In computer engineering, a logic family may refer to one of two related concepts. A logic family of monolithic digital integrated circuit devices is a group of electronic logic gates constructed using one of several different designs, usually with compatible logic levels and power supply characteristics within a family. Many logic families were produced as individual components, each containing one or a few related basic logical functions, which could be used as "building-blocks" to create systems or as so-called "glue" to interconnect more complex integrated circuits. A "logic family" may also refer to a set of techniques used to implement logic within VLSI integrated circuits such as central processors, memories, or other complex functions. Some such logic families use static techniques to minimize design complexity. Other such logic families, such as domino logic, use clocked dynamic techniques to minimize size, power consumption and delay.

Pull-up resistor technique in digital electronics

In electronic logic circuits, a pull-up resistor or pull-down resistor is a resistor used to ensure a known state for a signal. It is typically used in combination with components such as switches and transistors, which physically interrupt the connection of subsequent components to ground or to VCC. When the switch is closed, it creates a direct connection to ground or VCC, but when the switch is open, the rest of the circuit would be left floating. For a switch that connects to ground, a pull-up resistor ensures a well-defined voltage across the remainder of the circuit when the switch is open. Conversely, for a switch that connects to VCC, a pull-down resistor ensures a well-defined ground voltage when the switch is open.

The AND gate is a basic digital logic gate that implements logical conjunction - it behaves according to the truth table to the right. A HIGH output (1) results only if all the inputs to the AND gate are HIGH (1). If none or not all inputs to the AND gate are HIGH, a LOW output results. The function can be extended to any number of inputs.

NAND gate inverse of the AND gate, outputs if both inputs are not on simultaneously

In digital electronics, a NAND gate (NOT-AND) is a logic gate which produces an output which is false only if all its inputs are true; thus its output is complement to that of an AND gate. A LOW (0) output results only if all the inputs to the gate are HIGH (1); if any input is LOW (0), a HIGH (1) output results. A NAND gate is made using transistors and junction diodes. By De Morgan's theorem, a two-input NAND gate's logic may be expressed as AB=A+B, making a NAND gate equivalent to inverters followed by an OR gate.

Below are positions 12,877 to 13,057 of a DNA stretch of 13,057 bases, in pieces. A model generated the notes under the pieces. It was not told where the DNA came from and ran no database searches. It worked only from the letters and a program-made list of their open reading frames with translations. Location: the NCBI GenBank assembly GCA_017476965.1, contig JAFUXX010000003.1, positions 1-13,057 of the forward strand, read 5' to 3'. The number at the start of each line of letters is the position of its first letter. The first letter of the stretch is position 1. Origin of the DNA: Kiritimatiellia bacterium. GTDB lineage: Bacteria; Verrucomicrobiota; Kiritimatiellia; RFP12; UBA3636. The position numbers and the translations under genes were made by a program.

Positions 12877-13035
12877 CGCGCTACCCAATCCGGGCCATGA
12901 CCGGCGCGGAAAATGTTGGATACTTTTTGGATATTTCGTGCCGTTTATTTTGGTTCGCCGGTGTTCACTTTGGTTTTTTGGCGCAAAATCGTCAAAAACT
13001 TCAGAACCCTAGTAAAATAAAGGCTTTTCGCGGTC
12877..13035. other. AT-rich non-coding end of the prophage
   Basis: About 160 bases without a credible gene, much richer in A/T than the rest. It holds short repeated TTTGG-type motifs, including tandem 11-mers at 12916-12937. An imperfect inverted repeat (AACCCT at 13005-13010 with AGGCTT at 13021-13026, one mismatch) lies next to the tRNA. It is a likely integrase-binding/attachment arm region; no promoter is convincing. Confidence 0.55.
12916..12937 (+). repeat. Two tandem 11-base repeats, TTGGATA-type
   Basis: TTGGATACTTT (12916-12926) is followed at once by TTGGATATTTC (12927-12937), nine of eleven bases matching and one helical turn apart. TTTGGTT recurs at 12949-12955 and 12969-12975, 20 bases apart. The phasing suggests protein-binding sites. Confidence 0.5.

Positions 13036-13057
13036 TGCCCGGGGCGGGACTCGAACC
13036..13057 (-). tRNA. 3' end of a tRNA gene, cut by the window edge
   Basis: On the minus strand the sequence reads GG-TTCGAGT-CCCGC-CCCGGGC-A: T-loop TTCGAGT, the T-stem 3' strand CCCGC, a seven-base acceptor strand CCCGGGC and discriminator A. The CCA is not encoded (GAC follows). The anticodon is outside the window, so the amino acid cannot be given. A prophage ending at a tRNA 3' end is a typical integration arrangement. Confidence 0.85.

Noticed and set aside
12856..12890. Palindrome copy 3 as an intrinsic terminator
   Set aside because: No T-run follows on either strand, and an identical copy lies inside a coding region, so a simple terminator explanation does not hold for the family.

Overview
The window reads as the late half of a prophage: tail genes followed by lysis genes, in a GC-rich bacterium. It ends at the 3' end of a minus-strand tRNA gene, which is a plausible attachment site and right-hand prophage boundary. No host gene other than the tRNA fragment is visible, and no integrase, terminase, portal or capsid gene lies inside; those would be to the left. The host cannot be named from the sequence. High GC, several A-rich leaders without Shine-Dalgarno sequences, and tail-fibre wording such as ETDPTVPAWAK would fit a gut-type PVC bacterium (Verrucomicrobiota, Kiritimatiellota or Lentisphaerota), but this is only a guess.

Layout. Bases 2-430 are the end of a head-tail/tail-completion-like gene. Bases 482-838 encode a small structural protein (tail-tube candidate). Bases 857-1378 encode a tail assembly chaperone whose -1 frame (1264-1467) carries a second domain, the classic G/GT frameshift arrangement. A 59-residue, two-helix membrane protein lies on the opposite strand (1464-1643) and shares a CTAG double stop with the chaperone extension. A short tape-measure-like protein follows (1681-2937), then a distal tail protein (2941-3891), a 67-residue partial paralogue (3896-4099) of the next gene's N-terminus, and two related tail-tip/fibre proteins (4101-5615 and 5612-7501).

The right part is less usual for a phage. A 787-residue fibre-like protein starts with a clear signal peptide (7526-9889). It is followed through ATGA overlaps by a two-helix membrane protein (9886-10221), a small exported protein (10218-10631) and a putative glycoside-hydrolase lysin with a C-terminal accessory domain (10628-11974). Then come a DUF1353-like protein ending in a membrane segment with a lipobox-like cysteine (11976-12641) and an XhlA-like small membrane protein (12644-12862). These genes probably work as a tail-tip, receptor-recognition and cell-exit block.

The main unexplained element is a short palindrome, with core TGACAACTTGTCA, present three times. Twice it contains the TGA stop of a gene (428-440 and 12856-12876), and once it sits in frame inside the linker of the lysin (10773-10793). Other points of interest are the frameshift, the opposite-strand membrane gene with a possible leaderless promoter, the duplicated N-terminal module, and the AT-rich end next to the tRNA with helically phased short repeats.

XOR gate logic gate

XOR gate is a digital logic gate that gives a true output when the number of true inputs is odd. An XOR gate implements an exclusive or; that is, a true output results if one, and only one, of the inputs to the gate is true. If both inputs are false (0/LOW) or both are true, a false output results. XOR represents the inequality function, i.e., the output is true if the inputs are not alike otherwise the output is false. A way to remember XOR is "must have one or the other but not both".

The NAND Boolean function has the property of functional completeness. This means, any Boolean expression can be re-expressed by an equivalent expression utilizing only NAND operations. For example, the function NOT(x) may be equivalently expressed as NAND(x,x). In the field of digital electronic circuits, this implies that we can implement any Boolean function using just NAND gates.

The XNOR gate is a digital logic gate whose function is the logical complement of the exclusive OR (XOR) gate. The two-input version implements logical equality, behaving according to the truth table to the right, and hence the gate is sometimes called an "equivalence gate". A high output (1) results if both of the inputs to the gate are the same. If one but not both inputs are high (1), a low output (0) results.

The NOR gate is a digital logic gate that implements logical NOR - it behaves according to the truth table to the right. A HIGH output (1) results if both the inputs to the gate are LOW (0); if one or both input is HIGH (1), a LOW output (0) results. NOR is the result of the negation of the OR operator. It can also in some senses be seen as the inverse of an AND gate. NOR is a functionally complete operation—NOR gates can be combined to generate any other logical function. It shares this property with the NAND gate. By contrast, the OR operator is monotonic as it can only change LOW to HIGH but not vice versa.

In integrated circuit design, dynamic logic is a design methodology in combinatory logic circuits, particularly those implemented in MOS technology. It is distinguished from the so-called static logic by exploiting temporary storage of information in stray and gate capacitances. It was popular in the 1970s and has seen a recent resurgence in the design of high speed digital electronics, particularly computer CPUs. Dynamic logic circuits are usually faster than static counterparts, and require less surface area, but are more difficult to design. Dynamic logic has a higher toggle rate than static logic but the capacitative loads being toggled are smaller so the overall power consumption of dynamic logic may be higher or lower depending on various tradeoffs. When referring to a particular logic family, the dynamic adjective usually suffices to distinguish the design methodology, e.g. dynamic CMOS or dynamic SOI design.

AND-OR-Invert (AOI) logic and AOI gates are two-level compound logic functions constructed from the combination of one or more AND gates followed by a NOR gate. Construction of AOI cells is particularly efficient using CMOS technology where the total number of transistor gates can be compared to the same construction using NAND logic or NOR logic. The complement of AOI Logic is OR-AND-Invert (OAI) logic where the OR gates precede a NAND gate.

HCMOS is the set of specifications for electrical ratings and characteristics, forming the 74HC00 family, a part of the 7400 series of integrated circuits.

References

  1. "OR Gate". Hyperphysics.phy-astr.gsu.edu. Retrieved 2012-09-24.
  2. Harris, David Harris, Sarah (2007). Digital design and computer architecture (1st ed.). San Francisco,Calif.: Morgan Kaufmann. p. 21. ISBN   9780123704979.
  3. Brumbach, Michael E. Industrial electricity (8th ed.). Clifton Park, N.Y.: Delmar. p. 546. ISBN   9781435483743.